5 frames with...

8 Frames Of The Deschutes River Trail With An Olympus 35 RD And Kodak Ektachrome 200 – By Shawn Granton

April 29, 2022

One of the reasons I love living in Portland, Oregon is the access to diverse landscapes. The city and surroundings most resemble what one thinks of “Pacific Northwest USA”, a landscape of Douglas-fir forests, farms, and cities. Drive two hours west and I’ll have the full splendor of the Pacific Ocean at my feet.

But drive two hours east and I’m in a completely different landscape, a semi-arid tableau dominated by hills, rock, grass, and sagebrush, with scant trees. We call it The High Desert, though it’s technically more of a steppe than true desert. We Portlanders like heading to it as much as possible, especially during the wetter winter months. The wide-open landscape and big skies can brighten the mood.

One of my favorite eastern Oregon spots to explore is the Deschutes River Canyon. The Deschutes (pronounced “duh-shoots”) is one of the state’s major rivers, flowing northward from its source on the east side of the Cascade Mountains to the Columbia River just east of The Dalles. The first ten miles (16km) or so from its mouth is the Deschutes River Trail. Located on the east side of the river, it uses the former railbed of the Deschutes Railroad. During the turn of the Twentieth Century, two competing railroads built lines on opposite banks of the river, from the mouth up to the city of Bend. Due mostly to lack of traffic, the east side line was abandoned, leaving just the west side as the active rail. (BNSF trains still ply this route, and it’s common to see one or two of them when out here.)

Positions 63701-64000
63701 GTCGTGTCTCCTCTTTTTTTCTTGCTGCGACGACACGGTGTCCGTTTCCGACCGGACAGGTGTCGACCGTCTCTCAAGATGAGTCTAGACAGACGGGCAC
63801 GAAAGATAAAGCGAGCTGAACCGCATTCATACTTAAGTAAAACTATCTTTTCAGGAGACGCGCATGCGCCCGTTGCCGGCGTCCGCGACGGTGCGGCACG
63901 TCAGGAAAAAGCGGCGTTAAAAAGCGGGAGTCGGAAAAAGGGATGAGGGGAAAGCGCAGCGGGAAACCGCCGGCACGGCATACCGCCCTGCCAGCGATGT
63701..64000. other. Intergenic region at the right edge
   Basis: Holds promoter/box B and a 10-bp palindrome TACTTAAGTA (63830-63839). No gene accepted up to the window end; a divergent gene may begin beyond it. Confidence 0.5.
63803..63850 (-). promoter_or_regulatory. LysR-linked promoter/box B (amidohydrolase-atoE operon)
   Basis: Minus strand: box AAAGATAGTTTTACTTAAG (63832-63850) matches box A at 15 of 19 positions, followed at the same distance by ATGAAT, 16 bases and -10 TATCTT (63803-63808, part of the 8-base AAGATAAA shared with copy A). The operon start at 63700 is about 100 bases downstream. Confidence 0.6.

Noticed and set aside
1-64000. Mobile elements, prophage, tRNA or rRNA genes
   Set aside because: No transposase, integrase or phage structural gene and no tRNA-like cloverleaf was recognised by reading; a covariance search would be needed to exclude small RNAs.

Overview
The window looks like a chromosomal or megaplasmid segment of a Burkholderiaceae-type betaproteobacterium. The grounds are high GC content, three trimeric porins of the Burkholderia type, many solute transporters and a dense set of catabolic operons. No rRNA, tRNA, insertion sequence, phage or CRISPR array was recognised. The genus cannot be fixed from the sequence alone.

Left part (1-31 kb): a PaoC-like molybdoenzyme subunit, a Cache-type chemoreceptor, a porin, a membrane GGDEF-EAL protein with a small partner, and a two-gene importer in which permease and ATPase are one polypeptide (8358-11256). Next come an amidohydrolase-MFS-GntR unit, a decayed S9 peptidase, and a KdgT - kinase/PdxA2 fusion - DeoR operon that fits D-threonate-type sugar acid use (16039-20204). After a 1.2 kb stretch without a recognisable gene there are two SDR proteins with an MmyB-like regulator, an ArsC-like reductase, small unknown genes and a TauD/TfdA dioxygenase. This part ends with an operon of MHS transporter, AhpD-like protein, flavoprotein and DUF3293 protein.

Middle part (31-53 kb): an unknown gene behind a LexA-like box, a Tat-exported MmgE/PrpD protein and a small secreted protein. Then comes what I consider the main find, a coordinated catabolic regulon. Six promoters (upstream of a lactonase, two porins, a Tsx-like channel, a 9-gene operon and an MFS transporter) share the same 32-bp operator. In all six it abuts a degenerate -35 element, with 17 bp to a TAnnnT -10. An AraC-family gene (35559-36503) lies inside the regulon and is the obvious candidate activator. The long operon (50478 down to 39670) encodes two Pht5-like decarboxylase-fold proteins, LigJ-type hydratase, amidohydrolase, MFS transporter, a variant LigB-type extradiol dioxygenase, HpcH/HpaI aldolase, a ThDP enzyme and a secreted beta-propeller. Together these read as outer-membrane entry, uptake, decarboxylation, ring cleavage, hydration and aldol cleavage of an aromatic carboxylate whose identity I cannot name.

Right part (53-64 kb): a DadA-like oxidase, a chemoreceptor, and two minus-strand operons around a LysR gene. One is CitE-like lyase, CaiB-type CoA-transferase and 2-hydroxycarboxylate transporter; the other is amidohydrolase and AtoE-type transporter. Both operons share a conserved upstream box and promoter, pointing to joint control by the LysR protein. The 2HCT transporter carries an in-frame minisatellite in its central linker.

Myself and my partner Emee headed out to the Deschutes River Trail at the end of March. Springtime is a great time to go, as the hills are a soft green color, the wildflowers are blooming, and heat and rattlesnakes are avoided. While some people walk the trail, we like to bicycle it. Most of the railbed is a gentle grade, though there are a few spots where trestles have been removed, necessitating a steep up-and-down. The unpaved surface is fine for most bikes as long as you’re running tires about 32mm or wider.

I decided to bring my Olympus 35 RD to capture the ride on film. This compact fixed-lens rangefinder from around 1975 boasts a sharp F.Zuiko 40 mm f/1.7 lens and shutter priority for easy shooting. And I wanted to capture the vibrant colors of the landscape, so I opted for slide film. I had some expired but cold-stored Kodak Ektachrome 200 from a reliable eBay seller. (I don’t know when it expired, but it was at least ten years ago, as Kodak discontinued this stock in 2011.) Shooting expired slide film can be a crapshoot, but I got lucky with other cold-stored Kodak slide film before, so I was hopeful that I’d get something. (I haven’t had the same luck with expired Fuji slide stocks.)

Shooting this 36 exposure roll of film went pretty quickly, even though we only rode eight miles (13km). What can I say, I love this landscape! And since the Olympus 35 RD is small, it fits easily into a pouch on my handlebars, so grabbing the camera to take a picture was pretty easy. I sent the roll off to my local lab (Citizens Photo) and a few days later I got some beautiful images. Here are eight of my favorites.

Thanks for reading! -Shawn

For more photos from my Deschutes River Trail Trip, click here.